Hippolyt Ritter, Martin Kukla, Cheng Zhang, Yingzhen Li

A Bayesian neural network requires more parameters than its deterministic counterparts, decreasing computational efficiency. Ritter et al. propose to generate the full set of weights from a smaller set, and perform inference only on this smaller set.

**Designing Priors for Bayesian Neural Networks**, Tim Pearce, Russell Tsuchida,
Alexandra Brintrup, Mohamed Zaki, Andy Neely and Andrew Y.K. Foong

Despite the connection between neural networks and Gaussian Processes is well known, it remains difficult to find a neural network architecture that corresponds to a desired prior distribution. Pearce et al. show how to derive architectures that correspond to given Gaussian Process kernels, which are much easier to desing.

**Deep Evidential Regression** Alexander Amini, Wilko Schwarting, Ava Soleimany,
Danela Rus

Amini et al. extend the standard framework for aleatorc uncertainty by using a hierarchical model, and show that the resulting uncertainty in the aleatoric mean and variance corresponds to the epistemic uncertainty of the model.

**Evidential Deep Learning for Guided Molecular Property Prediction and
Discovery**, Ava P. Soleimany, alexander amini, Samuel Goldman, Daniela Rus,
Sangeeta N. Bhatia, Connor W. Coley

Using Evidential deep learning, Soleimany et al. show how to better identify novel antibodies and design improved acquisition functions for active learning.

**Depth Uncertainty in Neural Networks**, Javier Antoran, James Urquhart
Allingham, Jose Miguel Hernandez-Lobato

Depth is an important part of a network’s architecture as it corresponds to wigglier functions. Antoran et al. show how to infer an appropriate depth by connecting each layer to the output of the network and learning which connections should be masked out.

**Decentralized Langevin Dynamics for Bayesian Learning** Anjaly Parayil, He
Bai, Jemin George, Prudhvi Gurram

Parayil et al. show how it is possible to train a Bayesian neural network in a distributed environment via Langevin dynamics.

**i-DenseNets** Yura Perugachi-Diaz, Jakub M. Tomczak, Sandjai Bhulai

Perugachi-Diaz et al. show how to improve training residual normalizing flows.

**BayesFlow: Scalable Amortized Bayesian Inference with Invertible Networks**
Stefan T. Radev, Ullrich Kothe

Radev et al. show how to learn a Bayesian invertible model to infer the parameters of a given simulation.

**General Invertible Transformations for Flow-based Generative Models** Jakub M. Tomczak

The transformations used in normalizing flows require the inverse to be specified. Tomczak shows how to build a general invertible transformation from arbitrary functions.

**SurVAE Flows: Surjections to Bridge the Gap between VAEs and Flows** Didrik
Nielsen, Priyank Jaini, Emiel Hoogeboom, Ole Winther, Max Welling

The transformation used in normalizing flows should be invertible, hence injective. This prevents useful transformations such as dimensionality reduction. Didrik et al. show how to circumvent this issue by using deterministic, non-injective transformations with stochastic inverse (or vice-versa**.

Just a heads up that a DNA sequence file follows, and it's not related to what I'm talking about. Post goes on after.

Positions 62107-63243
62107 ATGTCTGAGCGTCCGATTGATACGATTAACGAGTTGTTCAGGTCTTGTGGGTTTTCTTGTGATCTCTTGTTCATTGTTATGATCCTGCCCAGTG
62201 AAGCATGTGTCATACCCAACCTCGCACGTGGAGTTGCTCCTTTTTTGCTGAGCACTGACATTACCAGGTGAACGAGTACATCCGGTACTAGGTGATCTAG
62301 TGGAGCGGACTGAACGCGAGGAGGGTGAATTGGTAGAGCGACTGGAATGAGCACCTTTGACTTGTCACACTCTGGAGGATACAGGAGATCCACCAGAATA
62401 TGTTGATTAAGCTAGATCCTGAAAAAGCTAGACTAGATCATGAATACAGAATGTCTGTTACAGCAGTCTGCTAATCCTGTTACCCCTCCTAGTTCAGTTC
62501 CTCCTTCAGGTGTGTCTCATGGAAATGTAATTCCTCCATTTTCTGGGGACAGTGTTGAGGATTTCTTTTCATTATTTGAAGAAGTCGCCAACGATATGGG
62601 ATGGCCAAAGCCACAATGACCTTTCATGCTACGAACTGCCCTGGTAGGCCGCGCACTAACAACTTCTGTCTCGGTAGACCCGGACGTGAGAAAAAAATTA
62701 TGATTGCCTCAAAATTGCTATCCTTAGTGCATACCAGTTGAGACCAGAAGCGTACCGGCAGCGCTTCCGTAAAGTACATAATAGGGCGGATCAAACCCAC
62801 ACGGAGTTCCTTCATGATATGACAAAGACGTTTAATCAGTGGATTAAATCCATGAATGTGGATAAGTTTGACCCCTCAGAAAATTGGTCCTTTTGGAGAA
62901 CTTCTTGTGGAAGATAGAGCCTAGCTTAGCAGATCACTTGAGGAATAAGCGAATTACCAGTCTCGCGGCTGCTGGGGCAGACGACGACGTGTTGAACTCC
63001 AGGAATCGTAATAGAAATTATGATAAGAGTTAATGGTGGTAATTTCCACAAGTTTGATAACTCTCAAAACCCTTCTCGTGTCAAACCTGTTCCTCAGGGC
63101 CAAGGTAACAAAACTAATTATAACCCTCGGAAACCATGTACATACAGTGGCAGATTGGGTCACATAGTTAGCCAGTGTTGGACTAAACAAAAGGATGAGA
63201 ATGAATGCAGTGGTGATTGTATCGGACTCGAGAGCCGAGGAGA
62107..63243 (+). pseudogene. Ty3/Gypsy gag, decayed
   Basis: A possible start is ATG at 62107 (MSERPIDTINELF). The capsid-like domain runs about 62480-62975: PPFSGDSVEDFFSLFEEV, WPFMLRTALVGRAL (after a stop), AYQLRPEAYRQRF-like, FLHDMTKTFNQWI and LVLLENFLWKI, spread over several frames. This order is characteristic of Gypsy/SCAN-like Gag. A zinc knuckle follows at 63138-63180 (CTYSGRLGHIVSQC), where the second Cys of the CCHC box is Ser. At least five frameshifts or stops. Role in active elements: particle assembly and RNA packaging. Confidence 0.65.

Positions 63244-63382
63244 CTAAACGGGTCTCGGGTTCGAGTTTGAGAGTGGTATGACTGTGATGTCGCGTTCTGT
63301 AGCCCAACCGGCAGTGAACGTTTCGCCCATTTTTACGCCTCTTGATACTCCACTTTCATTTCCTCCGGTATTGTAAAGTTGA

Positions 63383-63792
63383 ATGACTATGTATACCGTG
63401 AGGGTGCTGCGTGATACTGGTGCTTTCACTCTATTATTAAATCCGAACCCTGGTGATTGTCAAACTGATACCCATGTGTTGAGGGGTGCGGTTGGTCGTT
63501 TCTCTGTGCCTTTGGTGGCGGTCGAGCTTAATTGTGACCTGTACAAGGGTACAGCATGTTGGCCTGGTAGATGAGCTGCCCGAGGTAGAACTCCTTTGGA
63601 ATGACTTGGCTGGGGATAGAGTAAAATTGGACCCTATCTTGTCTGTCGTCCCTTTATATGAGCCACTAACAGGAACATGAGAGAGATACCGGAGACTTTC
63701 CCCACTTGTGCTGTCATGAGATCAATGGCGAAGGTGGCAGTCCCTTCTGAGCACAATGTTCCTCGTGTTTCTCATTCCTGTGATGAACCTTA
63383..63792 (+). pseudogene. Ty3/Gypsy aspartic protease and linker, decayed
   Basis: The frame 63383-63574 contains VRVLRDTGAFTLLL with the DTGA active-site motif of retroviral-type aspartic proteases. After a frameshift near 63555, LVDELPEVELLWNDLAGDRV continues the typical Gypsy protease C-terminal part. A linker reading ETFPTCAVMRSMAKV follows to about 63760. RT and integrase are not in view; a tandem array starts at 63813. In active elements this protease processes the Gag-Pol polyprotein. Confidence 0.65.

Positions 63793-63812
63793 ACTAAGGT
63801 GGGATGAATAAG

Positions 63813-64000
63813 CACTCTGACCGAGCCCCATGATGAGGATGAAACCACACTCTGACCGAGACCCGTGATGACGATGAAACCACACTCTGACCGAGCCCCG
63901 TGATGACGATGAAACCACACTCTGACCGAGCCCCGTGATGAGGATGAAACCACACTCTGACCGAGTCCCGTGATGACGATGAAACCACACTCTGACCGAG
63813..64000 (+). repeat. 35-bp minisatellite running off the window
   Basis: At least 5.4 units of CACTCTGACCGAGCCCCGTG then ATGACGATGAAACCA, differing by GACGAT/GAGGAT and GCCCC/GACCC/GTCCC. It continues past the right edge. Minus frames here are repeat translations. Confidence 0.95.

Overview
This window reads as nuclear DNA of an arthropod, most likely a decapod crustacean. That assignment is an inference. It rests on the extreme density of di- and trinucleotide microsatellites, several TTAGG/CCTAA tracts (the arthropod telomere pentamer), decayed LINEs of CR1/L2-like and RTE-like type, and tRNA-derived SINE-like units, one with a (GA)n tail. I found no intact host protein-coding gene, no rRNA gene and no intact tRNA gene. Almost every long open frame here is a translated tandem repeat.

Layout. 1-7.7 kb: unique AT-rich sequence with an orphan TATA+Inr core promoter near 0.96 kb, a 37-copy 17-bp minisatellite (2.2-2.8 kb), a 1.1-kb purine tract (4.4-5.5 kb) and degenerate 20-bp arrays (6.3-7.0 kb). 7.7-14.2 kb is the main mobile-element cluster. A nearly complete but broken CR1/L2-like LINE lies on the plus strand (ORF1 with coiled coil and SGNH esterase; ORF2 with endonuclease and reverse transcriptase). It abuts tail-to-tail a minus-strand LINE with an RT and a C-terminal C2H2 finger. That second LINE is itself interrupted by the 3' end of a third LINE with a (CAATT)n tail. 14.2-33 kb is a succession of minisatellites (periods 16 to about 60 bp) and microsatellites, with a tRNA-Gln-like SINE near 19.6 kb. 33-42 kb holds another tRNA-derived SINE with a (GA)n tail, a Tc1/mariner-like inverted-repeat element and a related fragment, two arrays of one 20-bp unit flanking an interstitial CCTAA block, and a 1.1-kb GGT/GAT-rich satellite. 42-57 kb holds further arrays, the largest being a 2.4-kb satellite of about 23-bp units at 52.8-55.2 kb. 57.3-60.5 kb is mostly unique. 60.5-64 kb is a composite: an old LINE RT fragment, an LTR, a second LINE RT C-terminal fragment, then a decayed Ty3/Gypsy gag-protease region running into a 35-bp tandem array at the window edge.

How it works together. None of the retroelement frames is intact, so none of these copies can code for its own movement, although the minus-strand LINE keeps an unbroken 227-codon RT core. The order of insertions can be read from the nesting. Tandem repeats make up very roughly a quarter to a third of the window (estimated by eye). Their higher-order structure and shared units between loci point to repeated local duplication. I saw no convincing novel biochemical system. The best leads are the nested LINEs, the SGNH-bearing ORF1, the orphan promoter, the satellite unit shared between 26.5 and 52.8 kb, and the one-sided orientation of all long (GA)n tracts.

**A Bayesian Perspective on Training Speed and Model Selection** Clare Lyle,
Lisa Schut, Binxin Ru, Yarin Gal, Mark van der Wilk

Lyle et al. show that networks that are faster to train also have a larger marginal likelihood. Based on this insight, the sum of a certain subset of training losses is proposed as a new estimator of the marginal likelihood.

**The Ridgelet Prior: A Covariance Function Approach to Prior Specification for
Bayesian Neural Networks** Takuo Matsubara, Christ Oates, Francois-Xavier Briol

When viewed as a Gaussian Process, the prior induced by a neural network is often undesirable. Matsubara et al. propose a new weight initialization scheme that ensures such a prior distribution corresponds to a chosen prior.

**Bayesian Neural Network Priors Revisited** Vincent Fortuin, Adria
Garriga-Alonso, Florian Wenzel, Gunnar Ratsch, Richard Turner, Mark van der
Wilk, Lawrence Aitchison

Based on the observation that the posterior of a neural network is often heavy-tailed and non-isotropic, Fortuin et al. propose new priors with these characteristics and show that they reduce model misspecification.

**Sampling-free Variational Inference for Neural Networks with Multiplicative
Activation Noise** Jannik Schmitt, Stefan Roth

Variational inference can be expensive since it requires Monte Carlo samples from the weight distribution, as well as twice as many parameters as a deterministic network. Schmitt et al. propose deterministic weights and noisy activations and show how to derive the variational posterior in this setting without the need for samping.

**Clue: A Method for Explaining Uncertainty Estimates** Javier Antoran, Umang
Bhatt, Tameem Adel, Adrian Weller, Jose Miguel Hernandez-Lobato

Antoran et al. propose a method to generate counterfactual examples that have the same predictions but lower uncertainty, thus highlighting which parts of the inputs are to blame for the uncertainty.

**Temporal-hierarchical VAE for Heterogenous and Missing Data Handling**
Daniel Barrejon-Moreno, Pablo M. Olmos, Antonio Artes-Rodriguez